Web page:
Posts Tagged ‘specialfocusstyles’

Special Focus Styles 2015-16

Posted: November 9, 2015 by TGASMrDunne in Songs
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The Chemical Brothers are on of the most influential dance acts of all time, and hit their commercial peak in the late 90s – early 2000s. (They are still releasing great records, this year’s ‘Born in the Echoes’ got to no. 1!) This is one of Mr Dunne’s favourites, from their 1999 album ‘Surrender’. Most Chemical Brothers tracks include heavy use of synths, creative sample processing and well conceived vocal parts, often from a featured artist.

Welcome to the 2015-16 cohort!

Posted: September 8, 2015 by TGASMrDunne in Updates
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A new year, new faces, and lots of new music to study and create! The blog will be updating regularly from now on, so visit often to get all the new information. There is a new page for the 2015-16 special focus styles, located in the AS Music Tech section.

*UPDATE*

Pages for Tasks 1a, 1c, 3a and 3c have all been updated!

Some more detail for your special focus style notes on Graham Coxon of Blur, plus lots of other interesting info on 90s guitarists. (Coxon is no 16)

http://www.musicradar.com/news/guitars/20-britpop-guitar-gods-621043/16

Elastica were an alt/punk/indie band whose fame peaked in the mid 90s, with the release of their self titled (fastest selling ever) debut album, which entered the charts at No 1. Justine Frischmann provided the understated, conversational style vocals, over the bands hook heavy songs. Elastica found themselves at the centre of a controversy when several bands sued them successfully for plagarism, including post punk band Wire and the Stranglers. Elastica songs feature heavily distorted guitars playing catchy riffs, close harmony backing vocals and featured many female musicians in the original and subsequent line-ups.

Blur – Special Focus Styles

Posted: April 24, 2015 by TGASMrDunne in Homework, Songs
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Often described as one of the greatest British bands of all time, Blur have flirted with a range of different styles and genres across their active years. Blur took inspiration from British music of the 60s, and wrote many songs about everyday life. Graham Coxon’s signature chromatic riffs and Damon Albarn’s exaggerated ‘east end’ accent were integral parts of their earlier songs. The band started off writing ‘Madchester’ influenced songs, but only really gained critical and commercial success with the release of Parklife in 1994. Blur were part of the ‘Cool Britannia’ period in the late 90s that centred around the success of Britpop internationally, and the election of the New Labour government in 1997.

Special Focus Styles – Pulp

Posted: April 22, 2015 by TGASMrDunne in Homework, Songs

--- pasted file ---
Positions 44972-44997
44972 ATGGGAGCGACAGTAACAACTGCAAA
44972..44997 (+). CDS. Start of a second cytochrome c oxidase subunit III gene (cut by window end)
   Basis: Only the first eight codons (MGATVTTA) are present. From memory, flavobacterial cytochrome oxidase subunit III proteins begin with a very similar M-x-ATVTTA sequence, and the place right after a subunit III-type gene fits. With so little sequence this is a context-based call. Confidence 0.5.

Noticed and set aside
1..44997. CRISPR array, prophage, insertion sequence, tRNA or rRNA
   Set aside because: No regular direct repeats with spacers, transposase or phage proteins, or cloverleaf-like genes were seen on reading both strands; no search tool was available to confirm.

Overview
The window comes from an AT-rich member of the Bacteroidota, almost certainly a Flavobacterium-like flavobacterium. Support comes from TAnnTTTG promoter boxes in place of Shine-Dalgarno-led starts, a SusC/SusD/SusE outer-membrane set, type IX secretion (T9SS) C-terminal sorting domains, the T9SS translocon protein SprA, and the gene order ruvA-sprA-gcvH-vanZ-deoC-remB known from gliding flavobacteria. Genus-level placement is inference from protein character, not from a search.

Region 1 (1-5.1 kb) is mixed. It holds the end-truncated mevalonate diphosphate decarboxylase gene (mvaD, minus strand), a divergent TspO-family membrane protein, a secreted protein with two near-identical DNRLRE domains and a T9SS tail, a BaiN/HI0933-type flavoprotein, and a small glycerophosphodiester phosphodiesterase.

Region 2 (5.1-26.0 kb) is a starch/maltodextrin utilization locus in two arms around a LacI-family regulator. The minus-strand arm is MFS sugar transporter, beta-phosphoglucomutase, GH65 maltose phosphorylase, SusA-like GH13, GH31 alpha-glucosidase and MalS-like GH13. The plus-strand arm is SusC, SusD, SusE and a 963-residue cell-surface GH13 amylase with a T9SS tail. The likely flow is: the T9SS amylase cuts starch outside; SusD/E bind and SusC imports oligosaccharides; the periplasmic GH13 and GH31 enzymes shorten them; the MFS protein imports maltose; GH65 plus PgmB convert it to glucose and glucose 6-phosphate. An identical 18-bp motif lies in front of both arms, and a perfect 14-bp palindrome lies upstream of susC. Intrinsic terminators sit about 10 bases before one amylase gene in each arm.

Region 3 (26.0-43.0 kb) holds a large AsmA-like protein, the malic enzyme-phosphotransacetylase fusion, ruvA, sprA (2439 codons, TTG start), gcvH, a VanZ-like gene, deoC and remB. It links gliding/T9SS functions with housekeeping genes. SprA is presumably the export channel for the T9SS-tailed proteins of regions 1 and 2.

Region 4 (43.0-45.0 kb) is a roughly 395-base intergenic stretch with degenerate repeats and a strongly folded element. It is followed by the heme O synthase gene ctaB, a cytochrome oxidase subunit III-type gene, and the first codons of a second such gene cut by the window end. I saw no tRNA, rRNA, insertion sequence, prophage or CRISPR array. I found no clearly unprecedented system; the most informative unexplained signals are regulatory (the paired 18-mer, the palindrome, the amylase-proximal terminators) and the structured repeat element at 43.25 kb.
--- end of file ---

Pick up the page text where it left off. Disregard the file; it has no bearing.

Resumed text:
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Pulp were formed in the late 70s, but only really came to prominence in the 90s, with their blend of socially aware commentary and catchy tunes. Jarvis Cocker and the band created sometimes lavish longs focusing on the minutiae of everyday life, and rode the wave of Britpop success for a few years. They were also adept at blending an eclectic mix of styles, the swagger of glam rock, disco beats, synthesisers, indie thrash guitars or folk style violins and acoustic guitar. Cocker’s iconic vunerable vocal style (with occasional breathy spoken or falsetto moments) helped the band to stand out.

The now venerable northern rockers made a huge impact with their debut album. Aggressive moods, difficult topics and total confidence (sometimes verging into outright arrogance at times, see Alex Turners 2014 Brit speech). Their signature stripped back indie style includes loud guitars, often riff based songs (especially more recent ones) Turner’s unapologetic Sheffield-tinged drawling delivery, ‘detail rich’ semi-poetic lyrics full of wit, and a relatively lo-fi sound, especially on their earlier albums.

Dusty Springfield was an English singer who rose to fame with her own style of ‘blue-eyed soul’ – a more ‘strident yet vunerable’ style of singing. She instructed her session musicians to play in the style of her American contemporaries, and often recorded her vocals in unusual locations within recording studios to get the sound she wanted. Many critics mistakenly thought that she was African-American, due to the authentic sounding soul production and quality of her voice.

Special Focus Styles – Stevie Wonder

Posted: April 2, 2015 by TGASMrDunne in Songs
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Stevie Wonder has crossed a lot of genres, so students should be careful about which songs they use as examples of soul. Famous for his creative syncopated keyboard lines, inventive jazz influenced harmonic sequences, use of the Hohner Clavinet and smooth soul vocals.

The Housemartins – Happy Hour

Posted: March 5, 2015 by TGASMrDunne in Songs
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The Housemartins were an alternative rock band, featuring some amazing musicians who would shape the British music scene for years to come. Paul Heaton went on to form The Beautiful South, and later member Norman Cook would go on to find fame with Beats International as Fat Boy Slim. Known for their political and religious themes, the Housemartins had an avid following and included a cappella performances regularly in their live gigs, leading to their phenomenally successful cover of ‘Caravan of Love’.